#### WEBVPN SECTION ####
webvpn
 enable outside
 anyconnect image shared:/anyconnect-win-4.4.03034-webdeploy-k9.pkg
 anyconnect enable
 tunnel-group-list enable

 

How this code works?

When a user goes to the login page https://google.com/ANYCONNECT, and attempts to login & download the Anyconnect client, the tunnel-group “ANYCONNECT_TUNNEL” is called. The tunnel-group states that the firewall should use AD for authenticating users. The AD section basically authenticates the firewall to AD (with the username CiscoASA), so that it can make queries with AD to authenticate users.  So, as part of the user authentication, it specifies an ldap attribute map, which is where we can state that the user must be part of a specific security group.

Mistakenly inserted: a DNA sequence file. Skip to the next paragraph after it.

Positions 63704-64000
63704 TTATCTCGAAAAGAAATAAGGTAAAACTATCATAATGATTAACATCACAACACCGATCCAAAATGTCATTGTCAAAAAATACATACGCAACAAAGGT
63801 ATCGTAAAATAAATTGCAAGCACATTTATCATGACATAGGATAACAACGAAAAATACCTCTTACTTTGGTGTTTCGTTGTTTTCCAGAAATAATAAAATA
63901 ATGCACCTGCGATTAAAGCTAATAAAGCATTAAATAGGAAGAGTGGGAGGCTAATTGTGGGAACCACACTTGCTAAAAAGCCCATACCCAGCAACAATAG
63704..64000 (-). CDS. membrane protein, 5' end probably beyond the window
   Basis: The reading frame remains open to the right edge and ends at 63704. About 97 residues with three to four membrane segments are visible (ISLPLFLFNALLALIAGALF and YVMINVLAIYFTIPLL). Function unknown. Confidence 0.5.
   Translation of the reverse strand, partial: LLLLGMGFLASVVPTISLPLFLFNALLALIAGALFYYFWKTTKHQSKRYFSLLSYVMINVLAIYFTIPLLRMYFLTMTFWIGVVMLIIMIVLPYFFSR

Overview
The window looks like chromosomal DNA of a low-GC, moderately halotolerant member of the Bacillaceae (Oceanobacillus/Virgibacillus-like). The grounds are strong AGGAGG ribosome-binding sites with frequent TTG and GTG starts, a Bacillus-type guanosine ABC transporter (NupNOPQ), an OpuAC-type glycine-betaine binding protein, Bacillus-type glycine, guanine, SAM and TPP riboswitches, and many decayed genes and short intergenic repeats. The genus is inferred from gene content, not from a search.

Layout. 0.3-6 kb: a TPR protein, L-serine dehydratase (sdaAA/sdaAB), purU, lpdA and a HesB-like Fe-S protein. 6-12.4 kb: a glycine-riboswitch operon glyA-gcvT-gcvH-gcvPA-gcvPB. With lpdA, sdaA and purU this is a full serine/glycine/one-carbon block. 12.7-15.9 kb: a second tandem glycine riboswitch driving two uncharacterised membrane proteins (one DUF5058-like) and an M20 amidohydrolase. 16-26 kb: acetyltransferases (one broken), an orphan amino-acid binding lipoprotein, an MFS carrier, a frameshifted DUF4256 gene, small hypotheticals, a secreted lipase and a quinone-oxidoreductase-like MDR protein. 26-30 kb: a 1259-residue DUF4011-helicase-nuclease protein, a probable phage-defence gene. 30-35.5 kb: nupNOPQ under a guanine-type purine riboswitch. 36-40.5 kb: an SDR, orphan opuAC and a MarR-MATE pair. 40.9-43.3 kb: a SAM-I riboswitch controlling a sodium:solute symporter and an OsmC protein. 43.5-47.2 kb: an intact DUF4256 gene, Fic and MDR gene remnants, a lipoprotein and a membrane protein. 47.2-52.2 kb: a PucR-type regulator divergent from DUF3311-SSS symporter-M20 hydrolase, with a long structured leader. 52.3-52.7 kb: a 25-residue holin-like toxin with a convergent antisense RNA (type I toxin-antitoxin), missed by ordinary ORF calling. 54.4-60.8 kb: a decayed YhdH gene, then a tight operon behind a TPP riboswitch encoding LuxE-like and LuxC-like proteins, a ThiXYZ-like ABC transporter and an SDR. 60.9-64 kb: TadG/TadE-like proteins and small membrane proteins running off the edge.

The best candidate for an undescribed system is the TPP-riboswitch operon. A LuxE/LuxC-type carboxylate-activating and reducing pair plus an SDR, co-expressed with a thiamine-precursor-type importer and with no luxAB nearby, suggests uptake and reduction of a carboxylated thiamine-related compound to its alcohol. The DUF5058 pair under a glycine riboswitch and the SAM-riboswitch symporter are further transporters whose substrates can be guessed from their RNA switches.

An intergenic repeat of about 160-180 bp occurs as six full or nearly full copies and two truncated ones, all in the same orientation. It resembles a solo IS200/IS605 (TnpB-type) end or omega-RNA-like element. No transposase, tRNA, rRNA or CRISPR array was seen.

The attribute map states that users must be in the AD security group “ANYCONNECT_USERS”.  This group is located in the domain at the location of google.com/UK/Groups/ANYCONNECT_USERS.  If they are part of this security group, it calls the group-policy “ANYCONNECT_GROUP”.  This then sets the permissions for the Anyconnect client.

If the user is not part of this AD security group, the process changes. So when the tunnel-group calls AD, the attribute-map section fails, which causes the process to go back to the tunnel-group ANYCONNECT_TUNNEL, and hit the default-group-policy “NO_ACCESS”. This group-policy then states that zero users are permitted to login via this process.

 

The Gotchas

Things to watch out for when configuring this:

  • In the ATTRIBUTE-MAP section, the “memberOf” is a capital O.  The cli allows you to put a lower case o, and nothing will work if you make this mistake.